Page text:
Squirrels

Red squirrels are more territorial and aggressive than grey squirrels.

I do not think that there is any animal more charismatic than the squirrel. Love them or hate them, they have spunk. Sometimes, they have too much spunk.

Once, while waiting to load a bus in some western state, I observed a ground squirrel get run over by a vehicle. Some nincompoop had thrown an apple core from their car window, and the little guy was scavenging.

Suddenly, a second squirrel appeared at the road’s edge. He grabbed the paws of first squirrel and pulled him off the road and into the weeds.

I thought, “It’s a squirrel eat squirrel kind of world out there.”

A boy standing next to me witnessed the whole grim spectacle, yet he offered a much more optimistic point of view. He proclaimed, “That little squirrel pulled his friend to safety. He saved his friend!”

Oh, the innocence of youth.

The squirrel-centered question of the week comes in from a concerned reader in Blowing Rock who must have gotten all previous advice from naturalist comedians:

Up until the last few years, we have never seen red squirrels at our home. Now, we have more than one.

Someone recently told me that they are the result of gray squirrels and chipmunks breeding. Another told me that they are so territorial that they invade the nests of gray squirrels and castrate the male babies with their teeth.

Now, I don’t buy either tale, but what can you tell me about them? We love those feisty little guys! –C.C.

Well, I have heard some good tales in my life, but those two take the cake! You have very imaginative friends.

Differing from other tree squirrels by its smaller size, the American red squirrel (Tamiasciurus hudsonicus) prefers to live in our higher elevation coniferous forests.

Squirrels and chipmunks belong to the Rodent order and Sciuridae family.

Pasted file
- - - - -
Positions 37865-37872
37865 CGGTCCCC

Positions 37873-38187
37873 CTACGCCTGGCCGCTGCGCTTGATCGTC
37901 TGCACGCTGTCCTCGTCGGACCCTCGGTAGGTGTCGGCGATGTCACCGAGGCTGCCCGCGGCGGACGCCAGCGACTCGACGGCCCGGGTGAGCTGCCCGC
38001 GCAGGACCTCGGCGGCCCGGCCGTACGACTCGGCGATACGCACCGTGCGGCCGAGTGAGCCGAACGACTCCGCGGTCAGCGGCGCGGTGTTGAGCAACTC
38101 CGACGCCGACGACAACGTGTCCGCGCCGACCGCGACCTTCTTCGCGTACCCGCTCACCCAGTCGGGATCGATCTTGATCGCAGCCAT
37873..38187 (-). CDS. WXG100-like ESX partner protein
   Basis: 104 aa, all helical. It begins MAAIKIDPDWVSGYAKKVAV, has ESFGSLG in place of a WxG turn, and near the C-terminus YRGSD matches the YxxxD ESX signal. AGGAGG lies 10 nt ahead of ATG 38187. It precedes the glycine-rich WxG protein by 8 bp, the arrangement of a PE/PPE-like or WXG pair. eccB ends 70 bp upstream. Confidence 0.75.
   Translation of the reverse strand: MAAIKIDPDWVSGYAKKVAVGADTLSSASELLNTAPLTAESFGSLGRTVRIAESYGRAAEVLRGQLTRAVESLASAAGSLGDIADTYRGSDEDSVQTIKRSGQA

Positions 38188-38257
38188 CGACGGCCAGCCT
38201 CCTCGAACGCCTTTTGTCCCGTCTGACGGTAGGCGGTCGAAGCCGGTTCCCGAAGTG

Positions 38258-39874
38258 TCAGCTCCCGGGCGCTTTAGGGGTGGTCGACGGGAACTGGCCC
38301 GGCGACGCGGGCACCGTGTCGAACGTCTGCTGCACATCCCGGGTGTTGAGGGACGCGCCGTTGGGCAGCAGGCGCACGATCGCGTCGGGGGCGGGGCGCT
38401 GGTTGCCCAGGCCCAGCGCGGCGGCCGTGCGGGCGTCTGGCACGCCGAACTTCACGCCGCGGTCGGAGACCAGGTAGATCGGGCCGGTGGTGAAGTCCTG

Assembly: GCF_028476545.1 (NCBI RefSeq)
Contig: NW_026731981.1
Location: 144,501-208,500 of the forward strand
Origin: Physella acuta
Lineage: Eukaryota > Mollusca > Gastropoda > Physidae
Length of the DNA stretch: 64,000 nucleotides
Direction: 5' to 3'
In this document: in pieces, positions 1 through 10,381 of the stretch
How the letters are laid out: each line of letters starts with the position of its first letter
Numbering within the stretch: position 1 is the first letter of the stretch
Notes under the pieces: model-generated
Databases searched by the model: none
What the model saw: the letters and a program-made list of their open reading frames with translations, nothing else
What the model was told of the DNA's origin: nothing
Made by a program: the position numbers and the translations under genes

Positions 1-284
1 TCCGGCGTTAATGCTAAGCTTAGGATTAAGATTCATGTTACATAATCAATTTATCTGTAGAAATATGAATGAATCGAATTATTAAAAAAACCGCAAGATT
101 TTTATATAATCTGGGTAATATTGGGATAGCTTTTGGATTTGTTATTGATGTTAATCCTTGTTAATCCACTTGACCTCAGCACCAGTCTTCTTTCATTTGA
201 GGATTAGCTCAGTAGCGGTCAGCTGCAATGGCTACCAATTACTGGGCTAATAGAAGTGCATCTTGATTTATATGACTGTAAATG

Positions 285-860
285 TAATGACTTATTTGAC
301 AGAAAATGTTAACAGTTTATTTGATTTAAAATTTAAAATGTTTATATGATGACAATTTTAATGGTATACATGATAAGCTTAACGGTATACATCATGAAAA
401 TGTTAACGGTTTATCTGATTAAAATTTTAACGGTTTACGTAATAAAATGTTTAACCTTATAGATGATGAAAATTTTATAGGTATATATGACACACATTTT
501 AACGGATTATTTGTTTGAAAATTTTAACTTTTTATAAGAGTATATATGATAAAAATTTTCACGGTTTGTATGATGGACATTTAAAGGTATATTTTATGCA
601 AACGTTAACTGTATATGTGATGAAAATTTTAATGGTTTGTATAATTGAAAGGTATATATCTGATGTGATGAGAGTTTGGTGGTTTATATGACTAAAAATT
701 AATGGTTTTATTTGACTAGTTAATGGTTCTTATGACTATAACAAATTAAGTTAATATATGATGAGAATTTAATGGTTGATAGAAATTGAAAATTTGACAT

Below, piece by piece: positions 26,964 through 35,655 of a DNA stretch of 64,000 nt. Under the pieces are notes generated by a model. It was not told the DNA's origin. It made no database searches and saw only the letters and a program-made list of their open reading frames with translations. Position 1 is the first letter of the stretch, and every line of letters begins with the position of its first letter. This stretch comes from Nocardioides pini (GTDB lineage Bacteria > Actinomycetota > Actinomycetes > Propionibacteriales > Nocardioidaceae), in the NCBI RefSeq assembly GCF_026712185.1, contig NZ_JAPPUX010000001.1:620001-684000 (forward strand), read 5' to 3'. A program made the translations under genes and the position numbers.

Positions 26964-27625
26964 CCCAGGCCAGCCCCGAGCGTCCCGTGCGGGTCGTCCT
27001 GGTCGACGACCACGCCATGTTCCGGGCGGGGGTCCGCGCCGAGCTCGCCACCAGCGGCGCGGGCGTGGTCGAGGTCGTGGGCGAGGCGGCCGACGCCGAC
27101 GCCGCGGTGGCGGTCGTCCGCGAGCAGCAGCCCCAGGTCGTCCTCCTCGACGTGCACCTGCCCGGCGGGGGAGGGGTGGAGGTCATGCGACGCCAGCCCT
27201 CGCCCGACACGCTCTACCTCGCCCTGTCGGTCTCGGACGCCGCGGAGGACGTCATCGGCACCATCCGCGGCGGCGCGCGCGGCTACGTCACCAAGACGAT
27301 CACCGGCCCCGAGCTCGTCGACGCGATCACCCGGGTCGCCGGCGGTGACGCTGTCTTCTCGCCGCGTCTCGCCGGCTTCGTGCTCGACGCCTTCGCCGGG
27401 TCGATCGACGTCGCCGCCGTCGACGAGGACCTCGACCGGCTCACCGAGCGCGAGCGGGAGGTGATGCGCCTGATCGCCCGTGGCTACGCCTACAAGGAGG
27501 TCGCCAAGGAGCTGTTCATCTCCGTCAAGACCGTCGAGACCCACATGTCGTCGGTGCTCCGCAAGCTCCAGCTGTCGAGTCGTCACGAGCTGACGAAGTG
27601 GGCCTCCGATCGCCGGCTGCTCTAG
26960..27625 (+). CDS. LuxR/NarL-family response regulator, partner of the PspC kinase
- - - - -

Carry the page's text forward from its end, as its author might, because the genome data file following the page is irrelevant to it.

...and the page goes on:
Therefore, the Eastern Grey squirrel (Sciurus carolinensis) and eastern chipmunk (Tamias striatus) are related to our red squirrels, but not close enough to breed successfully (though it is possible).

As for the territoriality of the red squirrels, your friends are closer to target (though still very far off).

Red squirrels do not hibernate. In order to survive winter, they gather food into large caches and defend their cache and their territory with all their furry might. Their vociferous outbursts have given way to their nicknames: chickaree and boomer.

A high pine nut yield in 2015 probably led to less red squirrel mortality and higher squirrel pup recruitment — the percentage of pups that survive to adulthood. Hence, the invasion into your yard.

Due to their territoriality, red squirrels are more aggressive than their communal grey squirrel cousins. When confronted with a grey squirrel the red squirrel will erupt in a heated argument and, sometimes, viscous fighting.

Now that you have red squirrels in your vicinity, you should spend some time outside observing them. Watch how they interact with their feathered and furred neighbors, and try to find where they are caching their food. You will be greeted with a staccato “chik, chik, chik,” but it will be worth the adventure!

If you have a question concerning flora and fauna, please email dearnaturalist@gmail.com. All of your questions will be answered. One or two will be featured next week. See you on the trails!

Amy Renfranz is the new Education Specialist at Grandfather Mountain Stewardship Foundation (GMSF). She is a Certified Naturalist through the Yellowstone Institute and a Certified Environmental Educator in the state of North Carolina. Her comments are made independently and do not reflect the views of GMSF.

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